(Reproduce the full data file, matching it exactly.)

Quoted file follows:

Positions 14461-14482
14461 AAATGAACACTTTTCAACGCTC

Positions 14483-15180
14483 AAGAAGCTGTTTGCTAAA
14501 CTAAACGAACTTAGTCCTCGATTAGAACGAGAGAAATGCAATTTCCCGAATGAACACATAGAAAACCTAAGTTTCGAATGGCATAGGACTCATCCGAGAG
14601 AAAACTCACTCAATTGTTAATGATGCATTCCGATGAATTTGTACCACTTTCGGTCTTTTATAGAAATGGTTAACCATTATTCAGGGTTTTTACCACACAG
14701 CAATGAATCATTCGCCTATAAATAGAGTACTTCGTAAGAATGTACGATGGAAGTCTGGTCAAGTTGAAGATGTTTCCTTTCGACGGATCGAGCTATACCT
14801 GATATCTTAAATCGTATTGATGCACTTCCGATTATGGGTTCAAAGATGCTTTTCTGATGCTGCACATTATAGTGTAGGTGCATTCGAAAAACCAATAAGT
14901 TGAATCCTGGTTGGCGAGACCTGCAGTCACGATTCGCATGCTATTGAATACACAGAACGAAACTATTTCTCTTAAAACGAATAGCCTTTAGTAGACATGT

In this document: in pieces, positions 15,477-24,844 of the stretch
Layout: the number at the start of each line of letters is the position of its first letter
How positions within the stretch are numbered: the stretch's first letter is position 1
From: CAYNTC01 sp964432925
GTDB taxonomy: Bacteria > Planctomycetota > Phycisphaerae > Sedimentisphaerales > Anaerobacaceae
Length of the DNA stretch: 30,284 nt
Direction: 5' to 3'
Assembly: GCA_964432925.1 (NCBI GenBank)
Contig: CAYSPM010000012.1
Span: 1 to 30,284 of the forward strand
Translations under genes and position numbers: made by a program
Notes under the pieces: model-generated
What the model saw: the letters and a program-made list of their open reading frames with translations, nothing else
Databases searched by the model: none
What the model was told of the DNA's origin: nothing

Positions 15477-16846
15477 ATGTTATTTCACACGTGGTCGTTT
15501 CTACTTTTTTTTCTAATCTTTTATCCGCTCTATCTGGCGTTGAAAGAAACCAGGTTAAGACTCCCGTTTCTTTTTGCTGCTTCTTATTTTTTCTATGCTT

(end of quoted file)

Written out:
Positions 14461-14482
14461 AAATGAACACTTTTCAACGCTC

Positions 14483-15180
14483 AAGAAGCTGTTTGCTAAA
14501 CTAAACGAACTTAGTCCTCGATTAGAACGAGAGAAATGCAATTTCCCGAATGAACACATAGAAAACCTAAGTTTCGAATGGCATAGGACTCATCCGAGAG
14601 AAAACTCACTCAATTGTTAATGATGCATTCCGATGAATTTGTACCACTTTCGGTCTTTTATAGAAATGGTTAACCATTATTCAGGGTTTTTACCACACAG
14701 CAATGAATCATTCGCCTATAAATAGAGTACTTCGTAAGAATGTACGATGGAAGTCTGGTCAAGTTGAAGATGTTTCCTTTCGACGGATCGAGCTATACCT
14801 GATATCTTAAATCGTATTGATGCACTTCCGATTATGGGTTCAAAGATGCTTTTCTGATGCTGCACATTATAGTGTAGGTGCATTCGAAAAACCAATAAGT
14901 TGAATCCTGGTTGGCGAGACCTGCAGTCACGATTCGCATGCTATTGAATACACAGAACGAAACTATTTCTCTTAAAACGAATAGCCTTTAGTAGACATGT

In this document: in pieces, positions 15,477-24,844 of the stretch
Layout: the number at the start of each line of letters is the position of its first letter
How positions within the stretch are numbered: the stretch's first letter is position 1
From: CAYNTC01 sp964432925
GTDB taxonomy: Bacteria > Planctomycetota > Phycisphaerae > Sedimentisphaerales > Anaerobacaceae
Length of the DNA stretch: 30,284 nt
Direction: 5' to 3'
Assembly: GCA_964432925.1 (NCBI GenBank)
Contig: CAYSPM010000012.1
Span: 1 to 30,284 of the forward strand
Translations under genes and position numbers: made by a program
Notes under the pieces: model-generated
What the model saw: the letters and a program-made list of their open reading frames with translations, nothing else
Databases searched by the model: none
What the model was told of the DNA's origin: nothing

Positions 15477-16846
15477 ATGTTATTTCACACGTGGTCGTTT
15501 CTACTTTTTTTTCTAATCTTTTATCCGCTCTATCTGGCGTTGAAAGAAACCAGGTTAAGACTCCCGTTTCTTTTTGCTGCTTCTTATTTTTTCTATGCTT